Neurodevelopment

Neonatal Occupational Therapy

Why on earth would you need an occupational therapist (OT) in a neonatal unit? After all babies don’t have any occupations.

Occupational Therapy (OT) is a profession that little is known about and it is often easily misunderstood.  It is not until you have worked with an OT, or have received OT that you can begin to understand what they bring to the NICU MDT.

Every activity in life can be viewed as an occupation.  Occupations include; riding a bicycle, holding a pencil, making a cup of tea, learning to breast feed or sleeping.  It is the job of an OT to help you achieve your chosen occupation.

OT’s are the only healthcare profession trained in both physical and mental health.  They are therefore in the unique position to understand how each aspect of health will influence the other.  An OT will never look at an individual in isolation but will always explore how the environment, the family and friendships influence occupation.

In short they say that medicine is about adding days to life.  Whereas Occupational Therapy is about adding life to days!

The role of the OT in the NICU is diverse and multifaceted and includes:

  • FAMILY: Supporting the family, working at the families pace to support parenting occupations, providing information on preterm development, behavourial cues and sensory development and resources, running groups and classes.
  • ENVIRONMENT: continually assessing the environment, does it meet the infant’s developmental, sensory and family needs.
  • NEUROBEHAVIOURAL: helping the infant achieve self-regulation, working with the staff and family to understand each baby’s coping strategies, avoidance cues, and interactive behaviours.
  • NEUROMOTOR: supporting the infant’s musculoskeletal/motor development and function.
  • SENSORY: assessing the infant’s sensory development and promoting and optimal environment.

The role of the OT at Starlight Neonatal Unit includes:

Leading on Developmental Care: we are currently following the 7 neuro-protective measures and focusing on a new concept every 4 months.  Each neuro-protective measure has a team of professionals including OT, nurses, medics and others.

  • Running the ‘Little Stars Group’, this is a 5 week closed group, open to all parents following NICU admission. The group includes baby massage, infant development and educational sessions.
  • Parents Supper club: a monthly evening event for all parents, food is shared, the OT presents for 45 minutes on infant behaviour, sensory development and parenting in the NICU.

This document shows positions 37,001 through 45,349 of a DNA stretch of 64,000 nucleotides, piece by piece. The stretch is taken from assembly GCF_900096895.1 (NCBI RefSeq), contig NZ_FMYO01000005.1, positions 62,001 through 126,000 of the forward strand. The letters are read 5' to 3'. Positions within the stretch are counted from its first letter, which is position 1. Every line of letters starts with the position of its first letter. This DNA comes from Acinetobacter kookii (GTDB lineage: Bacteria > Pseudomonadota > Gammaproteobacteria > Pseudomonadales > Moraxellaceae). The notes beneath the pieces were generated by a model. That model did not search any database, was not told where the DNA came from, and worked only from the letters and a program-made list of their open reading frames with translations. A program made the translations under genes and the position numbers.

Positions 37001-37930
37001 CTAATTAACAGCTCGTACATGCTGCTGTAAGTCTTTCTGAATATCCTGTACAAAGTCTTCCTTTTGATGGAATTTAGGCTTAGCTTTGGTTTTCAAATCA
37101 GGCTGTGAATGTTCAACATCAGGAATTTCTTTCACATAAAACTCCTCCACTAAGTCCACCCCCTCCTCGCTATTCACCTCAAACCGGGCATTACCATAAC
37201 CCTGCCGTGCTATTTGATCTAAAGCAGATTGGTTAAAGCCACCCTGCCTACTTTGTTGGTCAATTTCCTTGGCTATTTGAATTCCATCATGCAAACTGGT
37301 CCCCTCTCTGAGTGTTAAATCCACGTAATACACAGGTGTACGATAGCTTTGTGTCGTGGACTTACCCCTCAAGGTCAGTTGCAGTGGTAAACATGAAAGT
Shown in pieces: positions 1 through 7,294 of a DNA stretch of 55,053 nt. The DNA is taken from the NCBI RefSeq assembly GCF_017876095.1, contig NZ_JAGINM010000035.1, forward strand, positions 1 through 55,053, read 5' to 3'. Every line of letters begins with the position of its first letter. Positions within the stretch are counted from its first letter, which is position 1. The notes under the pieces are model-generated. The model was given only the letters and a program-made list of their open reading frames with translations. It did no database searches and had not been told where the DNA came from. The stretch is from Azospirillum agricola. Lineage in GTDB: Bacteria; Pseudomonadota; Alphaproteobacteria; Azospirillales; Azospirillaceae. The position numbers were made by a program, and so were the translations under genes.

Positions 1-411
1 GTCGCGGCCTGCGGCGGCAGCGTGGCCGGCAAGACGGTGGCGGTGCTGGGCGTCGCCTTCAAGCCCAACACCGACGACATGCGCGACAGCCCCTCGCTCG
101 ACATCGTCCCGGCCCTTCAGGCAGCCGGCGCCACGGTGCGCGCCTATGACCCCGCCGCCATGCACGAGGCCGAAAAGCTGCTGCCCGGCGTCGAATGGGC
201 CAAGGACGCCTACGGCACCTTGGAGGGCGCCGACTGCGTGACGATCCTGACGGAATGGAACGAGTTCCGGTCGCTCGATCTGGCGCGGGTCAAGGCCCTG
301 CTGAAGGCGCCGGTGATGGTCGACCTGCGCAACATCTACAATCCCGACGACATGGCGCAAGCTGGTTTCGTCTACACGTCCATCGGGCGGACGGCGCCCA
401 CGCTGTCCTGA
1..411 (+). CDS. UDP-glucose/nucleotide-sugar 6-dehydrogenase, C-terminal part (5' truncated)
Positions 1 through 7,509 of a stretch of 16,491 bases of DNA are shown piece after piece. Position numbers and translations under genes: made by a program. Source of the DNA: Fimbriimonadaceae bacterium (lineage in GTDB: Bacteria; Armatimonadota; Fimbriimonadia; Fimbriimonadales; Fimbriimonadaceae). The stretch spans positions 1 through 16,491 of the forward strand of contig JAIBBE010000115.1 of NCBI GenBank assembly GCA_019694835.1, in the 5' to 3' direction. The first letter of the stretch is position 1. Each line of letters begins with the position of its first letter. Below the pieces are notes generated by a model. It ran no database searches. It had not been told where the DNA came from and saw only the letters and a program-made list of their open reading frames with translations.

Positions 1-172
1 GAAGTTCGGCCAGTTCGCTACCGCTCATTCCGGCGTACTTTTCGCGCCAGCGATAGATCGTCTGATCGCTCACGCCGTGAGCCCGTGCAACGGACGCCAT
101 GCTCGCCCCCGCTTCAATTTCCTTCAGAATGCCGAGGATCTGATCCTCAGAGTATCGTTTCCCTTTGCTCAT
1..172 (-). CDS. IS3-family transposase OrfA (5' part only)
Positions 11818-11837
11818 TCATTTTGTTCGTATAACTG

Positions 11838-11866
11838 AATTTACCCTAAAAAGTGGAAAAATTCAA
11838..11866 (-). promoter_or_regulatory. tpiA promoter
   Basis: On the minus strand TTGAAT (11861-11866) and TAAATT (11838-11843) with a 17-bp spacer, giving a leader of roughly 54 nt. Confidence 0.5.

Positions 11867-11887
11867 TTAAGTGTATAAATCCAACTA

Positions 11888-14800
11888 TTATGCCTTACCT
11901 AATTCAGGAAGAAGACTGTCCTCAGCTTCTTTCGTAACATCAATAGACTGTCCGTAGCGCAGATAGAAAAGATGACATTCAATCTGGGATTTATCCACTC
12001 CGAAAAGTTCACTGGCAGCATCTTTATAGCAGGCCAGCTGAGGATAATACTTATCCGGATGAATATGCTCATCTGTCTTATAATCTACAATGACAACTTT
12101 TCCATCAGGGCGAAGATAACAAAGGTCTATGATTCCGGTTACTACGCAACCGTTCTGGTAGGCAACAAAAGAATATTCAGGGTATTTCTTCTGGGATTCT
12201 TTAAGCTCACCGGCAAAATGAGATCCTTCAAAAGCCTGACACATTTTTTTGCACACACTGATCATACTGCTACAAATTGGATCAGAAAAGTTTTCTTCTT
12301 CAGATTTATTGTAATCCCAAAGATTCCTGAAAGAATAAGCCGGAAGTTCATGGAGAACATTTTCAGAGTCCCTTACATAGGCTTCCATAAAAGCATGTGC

• Creating infant developmental packs for all high risk infants, blanket referral for all infants. However the OT provides 1:1 sessions with all high risk infants and their parents.
  • Neurodevelopmental follow up: OT is a core member of Barnet neurodevelopmental follow up clinic and provides all term assessments, using Prechtl assessment of general movement and Neonatal Behavioural Assessment Scale (NBAS).

The role of the OT at the Whittington Hospital includes:

  • Leading on promoting Developmental care on the neonatal unit.
  • Coordinating and chairing monthly multidisciplinary developmental care meetings where the multidisciplinary team identify priorities and plan for the year.
  • Tip of the month – developing a tip of the month flyer for staff and parents to sensitise them to a specific area of focus.
  • Attendance to Friday ward rounds to support medical staff at the cot side; individualising care and improving positioning and handling practices.
  • Coordinating and implementing regular education sessions on Developmental Care to current staff and new starters.
  • Maintaining an overview of best practices in terms of equipment to support Developmental Care. We recently raised money to fund 8 state of the art recliner chairs to promote Kangaroo Care.  We are about to trial provision of aids including Zaky hands and memory foam pillows andnests.
  • Following on the success of Barnet’s ‘Little Stars’ Group we have started running a similar support group for parents at the Whittington called ‘Bright Start’. Like the Barnet group, it offers parents educational sessions as well as an opportunity to seek support from health care professionals and link in with parents who have been through similar experiences.
  • Provision of Developmental Care binder for all parents of high risk infants. The binder has been designed to support parents through their neonatal journey from admission to discharge home.
  • Provision of home visits to support parents where there are complex social or medical needs. The home visits are aimed to  help parents with the transition from hospital to home through assessment of the environment.   The home visit is also aimed at increasing parent’s confidence and sensitising them  to their infant’s development.
  • Neurodevelopmental follow up: OT is a core member of Whittington neurodevelopmental follow up clinic and provides assessments at term, three months, 6 months, one year and two years using Prechtl’s assessment of general movements and Bayley Scales of Infant Development.

Neonatal Occupational Therapy Service (Laura Perez Adamson, Whittington Health NHS) PP PDF

Neonatal Occupational Therapy, (Emily Hills, Occupational Therapist, Starlight Neonatal Unit, Barnet Hospital) PP PDF

Meet the Neurodevelopmental Team

Betty Hutchon

Head Peadiatric Occupational Therapist

Consultant Neurodevelopmental Therapist

Honorary Lecturer, University College London

Trust: Royal Free London NHS Foundation Trust

Emily Hills

Neonatal Occupational Therapist

Trust: Royal Free London NHS Foundation Trust

Laura Perez-Adamson

Senior Occupational Therapist

Trust: Whittington Health